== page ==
It’s not just wine descriptions and scores in every issue that Bot and Paid For generates, it’s everything! That sounds difficult, but, when you think about it, every issue of “Wine Spectator” is as formulaic as an episode of “Will and Grace,” but with more laughs. A.I. is quickly becoming more and more humanlike, but it still hasn’t learned to be a genuinely creative thinker. Luckily, “Wine Spectator” hasn’t had an original idea in 30 years. Cranking out the Restaurant Issue once a year, the 100 Top Wine Values, the Top 100 Wines of the Year, the Cabernet Report, takes all the originality of porn parodies of hit movies. If you got big dicks, use ‘em. Which leads me to the columns.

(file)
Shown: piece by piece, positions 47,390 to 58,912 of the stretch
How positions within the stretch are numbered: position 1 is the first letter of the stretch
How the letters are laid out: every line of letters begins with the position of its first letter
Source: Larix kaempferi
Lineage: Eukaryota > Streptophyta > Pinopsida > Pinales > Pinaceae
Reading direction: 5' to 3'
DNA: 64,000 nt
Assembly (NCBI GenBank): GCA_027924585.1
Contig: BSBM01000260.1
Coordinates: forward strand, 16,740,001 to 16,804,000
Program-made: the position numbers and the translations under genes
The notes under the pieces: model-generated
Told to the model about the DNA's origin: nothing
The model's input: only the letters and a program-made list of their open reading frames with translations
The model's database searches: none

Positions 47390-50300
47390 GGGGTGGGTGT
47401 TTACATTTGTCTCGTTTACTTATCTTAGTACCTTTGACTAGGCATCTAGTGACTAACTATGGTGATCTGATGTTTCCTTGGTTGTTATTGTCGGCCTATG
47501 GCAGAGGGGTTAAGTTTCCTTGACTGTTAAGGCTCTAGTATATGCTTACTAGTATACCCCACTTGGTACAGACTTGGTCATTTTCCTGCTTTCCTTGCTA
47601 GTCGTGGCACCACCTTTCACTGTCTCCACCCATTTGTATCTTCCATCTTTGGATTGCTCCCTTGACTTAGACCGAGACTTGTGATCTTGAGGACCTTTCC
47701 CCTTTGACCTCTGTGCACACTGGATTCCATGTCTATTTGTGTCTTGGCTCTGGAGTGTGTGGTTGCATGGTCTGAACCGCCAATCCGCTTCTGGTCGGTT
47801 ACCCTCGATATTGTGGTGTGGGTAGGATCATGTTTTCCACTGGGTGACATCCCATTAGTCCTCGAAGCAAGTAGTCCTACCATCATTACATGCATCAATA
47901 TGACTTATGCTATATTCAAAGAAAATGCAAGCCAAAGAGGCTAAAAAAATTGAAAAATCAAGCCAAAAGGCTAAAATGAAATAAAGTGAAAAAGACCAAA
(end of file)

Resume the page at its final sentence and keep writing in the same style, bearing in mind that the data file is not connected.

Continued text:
It was hard for me to believe that an A.I. program could write columns under so many different names. When I expressed that to Poynts, he laughed. “Everybody who writes for ‘Wine Spectator’ writes in exactly the same way. Two sentence paragraphs, dry and witless. That’s the ‘Wine Spectator’ style book. They’re more tightly controlled than Elton John’s paunch. People often say that James Laube could write his column in his sleep. He does. I just program Bot and Paid For to ‘Melancholy Dipsomaniac’ and, hell, that Napa crap writes itself.”